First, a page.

The demographic split in Web surfers from nations other than the US remains heavily weighted toward males, according to data from Australia, Ireland, New Zealand, Singapore, and the UK gathered by Nielsen//NetRatings.
The US Internet audience remains slightly weighted toward females, who represented 50.8 percent of the May activity recorded by Nielsen//NetRatings, versus males, who represented 49.2 percent of the overall audience. The widest gender gap was seen in the UK, where 60.9 percent of the May audience was male and 39.1 percent was female, and in Singapore, where 57.6 percent of the audience was male and 42.4 percent was female. Males across all markets also spent between two and three hours longer surfing the Web in May than females.
“The demographic split in the Internet audience in the US has evened out over the past 18 months,” said Sean Kaldor, vice president of E-Commerce, NetRatings. “The female audience in the US is primarily visiting shopping sites, such as jcpenney.com, and spiegel.com, home sites, such as hgtv.com, or general interest sites like oprah.com. Overseas, the female audience is still primarily visiting portals like ninemsn.com.au in Australia, or msn.com in New Zealand, Ireland and the UK. Marketers looking to target female audiences can interpret this activity to mean that females outside the US are still searching for sites they can visit and re-visit for information pertinent to their daily lives.”
|Male/Female Internet Audience Ratio
|Average Time Spent Per Month|
The data also showed that, in general, US home users are narrowing their preferred Web sites while non-US home users remain open to a world of offerings.
“Americans visited an average of only 10 sites in the past month,” he said. “By contrast, even though other nations consistently spent less time online, they visited up to twice as many sites. For example, Internet users in the UK went to 16 sites while New Zealanders hit a whopping 19 sites. In countries where dominant market leaders have yet to evolve, consumers still practice window shopping on a much more pervasive basis than in the US.”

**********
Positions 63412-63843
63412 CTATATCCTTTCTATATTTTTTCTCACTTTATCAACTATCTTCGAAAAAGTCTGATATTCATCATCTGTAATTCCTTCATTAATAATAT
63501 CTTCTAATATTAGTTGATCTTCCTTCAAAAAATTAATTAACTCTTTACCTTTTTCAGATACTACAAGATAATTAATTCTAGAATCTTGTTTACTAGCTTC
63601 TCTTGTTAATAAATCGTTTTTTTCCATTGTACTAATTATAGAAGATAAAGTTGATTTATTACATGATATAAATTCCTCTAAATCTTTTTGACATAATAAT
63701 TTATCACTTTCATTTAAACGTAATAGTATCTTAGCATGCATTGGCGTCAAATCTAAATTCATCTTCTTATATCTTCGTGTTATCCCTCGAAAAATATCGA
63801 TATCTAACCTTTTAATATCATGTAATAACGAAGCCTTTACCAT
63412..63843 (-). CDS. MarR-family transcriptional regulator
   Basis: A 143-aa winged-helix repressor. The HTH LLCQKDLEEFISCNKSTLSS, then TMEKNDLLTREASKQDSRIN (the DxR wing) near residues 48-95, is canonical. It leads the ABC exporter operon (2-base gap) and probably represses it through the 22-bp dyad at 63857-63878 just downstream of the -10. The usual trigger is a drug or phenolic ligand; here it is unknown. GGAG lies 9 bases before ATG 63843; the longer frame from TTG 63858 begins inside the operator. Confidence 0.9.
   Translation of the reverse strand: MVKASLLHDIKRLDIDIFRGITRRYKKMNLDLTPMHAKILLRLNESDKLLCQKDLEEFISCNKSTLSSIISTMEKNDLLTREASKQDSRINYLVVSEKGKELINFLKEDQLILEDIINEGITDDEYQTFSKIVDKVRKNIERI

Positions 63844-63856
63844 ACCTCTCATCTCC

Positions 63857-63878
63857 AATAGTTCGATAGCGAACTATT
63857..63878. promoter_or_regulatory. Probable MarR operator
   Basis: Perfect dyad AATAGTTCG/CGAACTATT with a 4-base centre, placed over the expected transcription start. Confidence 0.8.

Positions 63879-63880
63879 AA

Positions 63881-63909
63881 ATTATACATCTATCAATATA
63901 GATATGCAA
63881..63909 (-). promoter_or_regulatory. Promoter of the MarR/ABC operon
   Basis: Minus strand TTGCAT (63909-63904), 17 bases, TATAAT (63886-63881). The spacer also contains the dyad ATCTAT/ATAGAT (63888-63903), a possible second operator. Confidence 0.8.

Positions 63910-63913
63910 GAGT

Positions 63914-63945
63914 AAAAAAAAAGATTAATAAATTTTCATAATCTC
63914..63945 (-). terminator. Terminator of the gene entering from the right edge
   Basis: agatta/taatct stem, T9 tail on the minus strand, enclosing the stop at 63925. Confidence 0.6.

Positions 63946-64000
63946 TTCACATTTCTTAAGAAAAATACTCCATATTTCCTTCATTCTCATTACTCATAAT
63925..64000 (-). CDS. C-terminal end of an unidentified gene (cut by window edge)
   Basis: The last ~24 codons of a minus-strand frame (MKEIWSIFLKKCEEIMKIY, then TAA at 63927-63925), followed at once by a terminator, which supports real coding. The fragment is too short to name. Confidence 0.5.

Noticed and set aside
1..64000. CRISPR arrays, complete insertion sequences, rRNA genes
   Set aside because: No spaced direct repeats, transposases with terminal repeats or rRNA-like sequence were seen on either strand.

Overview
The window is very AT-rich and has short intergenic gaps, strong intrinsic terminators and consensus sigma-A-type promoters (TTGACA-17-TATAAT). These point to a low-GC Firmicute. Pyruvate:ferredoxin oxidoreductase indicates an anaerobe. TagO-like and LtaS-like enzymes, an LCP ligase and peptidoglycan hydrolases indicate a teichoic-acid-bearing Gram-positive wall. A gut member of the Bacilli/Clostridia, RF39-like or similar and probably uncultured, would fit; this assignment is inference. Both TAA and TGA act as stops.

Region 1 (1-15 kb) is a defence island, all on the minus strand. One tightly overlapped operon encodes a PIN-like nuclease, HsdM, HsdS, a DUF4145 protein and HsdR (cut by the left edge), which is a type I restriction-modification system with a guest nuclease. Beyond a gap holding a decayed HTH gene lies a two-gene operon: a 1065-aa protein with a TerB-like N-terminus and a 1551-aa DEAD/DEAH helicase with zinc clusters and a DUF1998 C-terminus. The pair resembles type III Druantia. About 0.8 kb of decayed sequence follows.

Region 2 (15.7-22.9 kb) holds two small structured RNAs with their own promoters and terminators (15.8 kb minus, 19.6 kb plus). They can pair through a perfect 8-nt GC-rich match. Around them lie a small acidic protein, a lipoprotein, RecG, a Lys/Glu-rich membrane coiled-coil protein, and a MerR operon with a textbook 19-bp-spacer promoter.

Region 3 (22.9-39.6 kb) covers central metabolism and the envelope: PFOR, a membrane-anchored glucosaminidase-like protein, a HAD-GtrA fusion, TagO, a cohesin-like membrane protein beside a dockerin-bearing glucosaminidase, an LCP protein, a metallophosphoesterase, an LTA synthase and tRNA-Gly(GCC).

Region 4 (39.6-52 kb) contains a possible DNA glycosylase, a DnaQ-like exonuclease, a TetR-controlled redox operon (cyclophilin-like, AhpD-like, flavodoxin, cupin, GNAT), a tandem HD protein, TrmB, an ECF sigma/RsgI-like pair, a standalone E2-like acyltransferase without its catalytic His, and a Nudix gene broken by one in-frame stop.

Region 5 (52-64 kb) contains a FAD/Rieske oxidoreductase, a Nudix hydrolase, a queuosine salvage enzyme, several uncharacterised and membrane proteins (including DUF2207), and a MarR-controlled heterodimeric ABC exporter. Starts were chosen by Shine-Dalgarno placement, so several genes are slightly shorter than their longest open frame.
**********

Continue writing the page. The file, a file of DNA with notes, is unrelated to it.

May results also showed that in the US, people with access to the Internet are far more likely to actually access the web than users overseas.
“Over 60 percent of US consumers with home Internet access go online in a typical month,” Kaldor said. “By contrast, consumers in Singapore are half as likely to go online; only 32 percent use their Internet access in a typical month, while UK and Ireland home users are similarly stingy, falling in at 45 percent and 44 percent, respectively.”
|Average Internet Usage
|Number of sessions per month||18||12||9||15||12||11|
|Number of unique sites visited||10||15||17||19||20||16|
|Page views per month||662||436||361||429||495||386|
|Page views per surfing session||36||36||39||29||42||35|
|Time spent per month||9:05:24||7:05:05||4:25:19||7:27:31||6:09:31||5:02:36|
|Time spent during surfing session||0:29:50||0:34:41||0:28:42||0:30:02||0:31:01||0:27:24|
|Duration of a page view||0:00:50||0:00:58||0:00:44||0:01:02||0:00:44||0:00:47|
|Active Internet Universe
|82.7 million||3.5 million||344,800||635,000||540,700||8.8 million|
|Current Internet Universe
(had access, didn’t necessarily go online)
|134.2 million||7.0 million||777,600||1.3 million||1.7 million||19.4 million|
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